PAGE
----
Beauty is Embarrassing
Wayne White, Mimi Pond, Gary Panter, Mark Mothersbaugh, Ric Heitzman, Paul Reubens, Matt Groening
(Future You Pictures; 2012)
It’s the typical documentary cliche - you may not know Wayne White, but you definitely ‘know’ his work. Don’t think so? Well, what if we were to tell you that he was part of the underground/alternative comic movement coming out of New York in the late ‘70s. He worked on the influential magazine Raw and contributed to The Village Voice and The New Yorker. In 1986, he was one of 400 artists who applied for the job of designing the set and characters for Paul Reuben’s quintessential Pee Wee’s Playhouse. Landing the gig, he worked closely with Gary Panter and Richard Goleszowski to create characters like Floory, Randy, and Dirty Dog. Winning three Emmys, he would later contribute to other “kiddie” titles, such as Shining Time Station, The Weird Al Show, and Beakman’s World.
Still don’t know him? Well, he added stop motion puppetry to Peter Gabriel’s “Big Time” video, and won an MTV Award for his art direction on the Smashing Pumpkins’ “Tonight, Tonight.” Still nothing? Well then, you need to settle down with a tasty snack and a refreshing beverage and watch Beauty is Embarrassing, the brilliant new film by Neil Berkley. In collaboration with White, his wife Mimi Pond (who wrote the first ever episode of The Simpsons) and writers Chris Bradley and Kevin Klauber, we get the kind of polished overview that only reality can provide. White, now in his 50s, spends a lot of his time traveling around, putting on a one man show which highlights his upbringing in Tennessee, his introduction to “subversive” art while in college, his time with the seminal TV series, and his current career revival as a painter.
He’s not just any painter, mind you. In typical White fashion, he scours thrift stores and junk shops for discarded motel-ready landscapes. He then takes the framed canvases back to his home studio, and meticulously “inserts” comic phrases into the scenery. Ripe with curse words and inappropriate sentiments, he was initially scoffed at by the ‘serious’ art world. Now, a few years later, he has been celebrated as a commentator and rebel, a sly Southern gent whose managed to remake himself several times over. As compelling a personality as any fictional character, White has maintained important friendships throughout the decades while he and his equally talented wife have raised two equally gifted kids. It’s not a question of job, says Ms. Pond. The Whites create art because they are compelled to do so - Wayne most of all.
Vaguely connected to the content of the one man show, Beauty is Embarrassing traces his roots back to a childhood in Chattanooga, his stoic father, a bratty sister, and a mother severely injured in a car accident. It was this event which pushed White to pursue his dreams of being an artist. Step by step (and jumping around a bit), Berkley finds those who became his aesthetic sphere of influence and lets them describe/defend/deconstruct their friend/ally/coworker. Even a reclusive Paul Reubens sits down to explain how important White was to the personality of the Playhouse. There is lots of behind the scenes footage, glimpses of the show’s initial production run in a converted NYC sweat shop and the chaos that went on when filming stopped. Equally compelling is the whole “on the fly” mindset. One of the most influential and beloved gems of the mid ‘80s was more a series of happy accidents than a well planned out presentation.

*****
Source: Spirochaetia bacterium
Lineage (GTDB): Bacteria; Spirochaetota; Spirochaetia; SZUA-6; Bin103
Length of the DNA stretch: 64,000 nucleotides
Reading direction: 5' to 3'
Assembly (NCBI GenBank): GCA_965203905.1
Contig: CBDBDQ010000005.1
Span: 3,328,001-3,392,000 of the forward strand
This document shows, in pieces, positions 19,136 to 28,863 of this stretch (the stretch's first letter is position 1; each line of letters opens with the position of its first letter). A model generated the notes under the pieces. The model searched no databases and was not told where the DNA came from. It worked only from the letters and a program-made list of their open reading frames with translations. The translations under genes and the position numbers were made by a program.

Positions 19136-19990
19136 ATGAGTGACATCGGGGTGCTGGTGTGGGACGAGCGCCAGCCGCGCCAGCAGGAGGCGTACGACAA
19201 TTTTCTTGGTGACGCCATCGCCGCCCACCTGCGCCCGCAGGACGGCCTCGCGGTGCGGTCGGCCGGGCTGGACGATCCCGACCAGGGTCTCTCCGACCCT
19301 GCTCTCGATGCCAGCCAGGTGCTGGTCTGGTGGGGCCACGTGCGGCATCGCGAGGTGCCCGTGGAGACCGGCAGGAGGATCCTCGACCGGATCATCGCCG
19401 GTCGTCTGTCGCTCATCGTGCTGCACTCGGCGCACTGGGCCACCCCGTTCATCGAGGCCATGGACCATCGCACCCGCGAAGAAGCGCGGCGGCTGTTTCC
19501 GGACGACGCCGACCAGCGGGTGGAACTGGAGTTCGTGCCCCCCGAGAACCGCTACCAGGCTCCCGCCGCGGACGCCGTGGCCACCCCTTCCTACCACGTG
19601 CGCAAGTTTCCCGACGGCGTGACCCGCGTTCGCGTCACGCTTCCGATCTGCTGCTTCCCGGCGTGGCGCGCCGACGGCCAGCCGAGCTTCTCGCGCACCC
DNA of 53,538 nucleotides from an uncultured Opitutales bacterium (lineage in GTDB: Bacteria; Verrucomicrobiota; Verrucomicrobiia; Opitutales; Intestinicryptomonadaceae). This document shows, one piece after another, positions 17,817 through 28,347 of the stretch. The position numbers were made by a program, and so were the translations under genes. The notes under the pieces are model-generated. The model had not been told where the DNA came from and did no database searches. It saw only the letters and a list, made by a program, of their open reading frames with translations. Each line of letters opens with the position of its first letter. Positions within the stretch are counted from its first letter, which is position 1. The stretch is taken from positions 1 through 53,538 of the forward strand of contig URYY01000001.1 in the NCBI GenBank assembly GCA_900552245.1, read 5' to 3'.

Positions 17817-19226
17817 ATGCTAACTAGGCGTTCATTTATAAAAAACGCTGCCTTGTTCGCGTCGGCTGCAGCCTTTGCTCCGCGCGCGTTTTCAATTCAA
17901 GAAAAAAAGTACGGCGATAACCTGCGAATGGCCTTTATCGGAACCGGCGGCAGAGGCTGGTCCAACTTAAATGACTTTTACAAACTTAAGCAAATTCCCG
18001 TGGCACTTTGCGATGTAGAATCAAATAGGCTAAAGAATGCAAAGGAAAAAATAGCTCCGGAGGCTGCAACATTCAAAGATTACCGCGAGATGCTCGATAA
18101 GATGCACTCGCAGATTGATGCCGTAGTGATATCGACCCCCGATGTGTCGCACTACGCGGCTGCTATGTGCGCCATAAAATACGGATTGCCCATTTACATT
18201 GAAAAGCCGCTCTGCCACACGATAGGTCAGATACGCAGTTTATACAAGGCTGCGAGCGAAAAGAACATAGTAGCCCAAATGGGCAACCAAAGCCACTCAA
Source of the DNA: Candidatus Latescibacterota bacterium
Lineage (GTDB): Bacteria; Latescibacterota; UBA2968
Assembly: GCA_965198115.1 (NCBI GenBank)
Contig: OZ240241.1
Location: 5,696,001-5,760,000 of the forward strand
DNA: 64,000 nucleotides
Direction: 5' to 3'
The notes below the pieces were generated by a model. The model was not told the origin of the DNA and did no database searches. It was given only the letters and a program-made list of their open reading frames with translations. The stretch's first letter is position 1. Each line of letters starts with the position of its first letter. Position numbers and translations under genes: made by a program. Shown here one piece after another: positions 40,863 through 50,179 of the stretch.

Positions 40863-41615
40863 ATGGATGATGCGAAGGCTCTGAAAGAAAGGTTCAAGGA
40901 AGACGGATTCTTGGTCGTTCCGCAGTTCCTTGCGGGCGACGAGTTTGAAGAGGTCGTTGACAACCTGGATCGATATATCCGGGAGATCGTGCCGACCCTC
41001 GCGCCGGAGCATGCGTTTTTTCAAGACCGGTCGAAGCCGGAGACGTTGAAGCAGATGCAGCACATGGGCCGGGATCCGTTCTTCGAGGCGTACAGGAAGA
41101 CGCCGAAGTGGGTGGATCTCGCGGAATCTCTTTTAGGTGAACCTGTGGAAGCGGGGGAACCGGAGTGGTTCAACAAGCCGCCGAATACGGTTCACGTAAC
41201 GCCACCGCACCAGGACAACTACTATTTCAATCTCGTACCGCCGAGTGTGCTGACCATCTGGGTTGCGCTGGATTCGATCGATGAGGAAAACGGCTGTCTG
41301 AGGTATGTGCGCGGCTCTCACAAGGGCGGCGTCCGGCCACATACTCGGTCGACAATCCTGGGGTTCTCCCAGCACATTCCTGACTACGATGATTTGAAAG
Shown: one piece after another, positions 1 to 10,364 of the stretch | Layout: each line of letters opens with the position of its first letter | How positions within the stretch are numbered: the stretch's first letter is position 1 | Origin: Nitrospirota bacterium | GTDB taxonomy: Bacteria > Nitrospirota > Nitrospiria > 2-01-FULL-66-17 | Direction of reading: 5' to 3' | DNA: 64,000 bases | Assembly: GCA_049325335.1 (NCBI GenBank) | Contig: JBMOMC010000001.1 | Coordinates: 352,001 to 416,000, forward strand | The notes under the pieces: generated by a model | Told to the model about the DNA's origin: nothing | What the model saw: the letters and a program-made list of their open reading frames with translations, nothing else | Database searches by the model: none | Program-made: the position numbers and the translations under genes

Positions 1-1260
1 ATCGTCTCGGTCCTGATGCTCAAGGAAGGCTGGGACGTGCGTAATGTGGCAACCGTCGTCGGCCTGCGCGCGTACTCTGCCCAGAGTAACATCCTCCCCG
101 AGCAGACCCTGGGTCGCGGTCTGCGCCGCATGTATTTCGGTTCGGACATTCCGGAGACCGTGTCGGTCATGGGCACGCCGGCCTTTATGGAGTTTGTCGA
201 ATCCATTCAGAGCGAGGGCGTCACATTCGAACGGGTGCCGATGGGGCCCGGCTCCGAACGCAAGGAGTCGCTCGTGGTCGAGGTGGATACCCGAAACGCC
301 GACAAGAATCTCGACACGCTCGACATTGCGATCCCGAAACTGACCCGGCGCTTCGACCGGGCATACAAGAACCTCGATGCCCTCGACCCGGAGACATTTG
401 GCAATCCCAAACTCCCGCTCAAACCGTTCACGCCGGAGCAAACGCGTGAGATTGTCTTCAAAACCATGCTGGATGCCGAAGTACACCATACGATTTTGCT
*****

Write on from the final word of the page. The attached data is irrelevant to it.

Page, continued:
It’s this kind of insight and detail that makes Beauty is Embarrassing so special. Sure, it gets into White’s weird psyche, explaining his love of puppets, found objects, salty language, cardboard, hot glue, and the banjo with skill and insight. We learn of the initial rush of being part of the TV scene, and the dangers of over-polishing your awards. We watch as he builds kinetic sculptures of a fabled Southern icon and a massive George Jones head for a Houston gallery. There’s an odd running gag about an LBJ mask that only seems to tickle White and an emotionally charged moment when an influential figure from his past shows up at one of his performances. Even more touching are the scenes of his elderly parents, still as Southern as sweet tea, tearing up over their son’s success.
In fact, it’s safe to say that Beauty is Embarrassing is one of the greatest examples of a career celebration ever. There’s no scandal, White never slipping into psychosis ala Wild Man Fischer or ‘screwing the professional pooch’ like so many once famous documentary subjects. We learn of the workaholic drive that almost made him nuts, and the decision to drop out of the rat race known as Hollywood for a more psychologically sounds life as a painter. In a typical bit of surreal synergy, Todd Oldman, an MTV alum from House of Style, discovered White’s word pictures and fell in love with them. He championed the coffee table book of his work which, then, allowed him to be taken more seriously by the art world. Now he is featured in galleries around the world, something White claims was always his goal/dream.
As engaging as it is informative and entertaining, Beauty is Embarrassing has literally nothing to be ashamed of. Instead, it’s the reason the documentary genre excels where the fiction film often fails. It takes a subject some know about and universalizes it, turning the tale of a man whose made his way through the complicated worlds of media and art and survived, magnificently. He still bears the scars of a time spent in service of the machine and maintains his genial spirit even in the face of post-modern merchandising. Like many who came to the scene and survived - heck, even thrived - White walks a singularly solid path. He not only dances to his own drummer, he crafts the knotty beats himself. You may not have heard of Wayne White until now. Once you witness the story of his life, you’ll never forget him, or his art.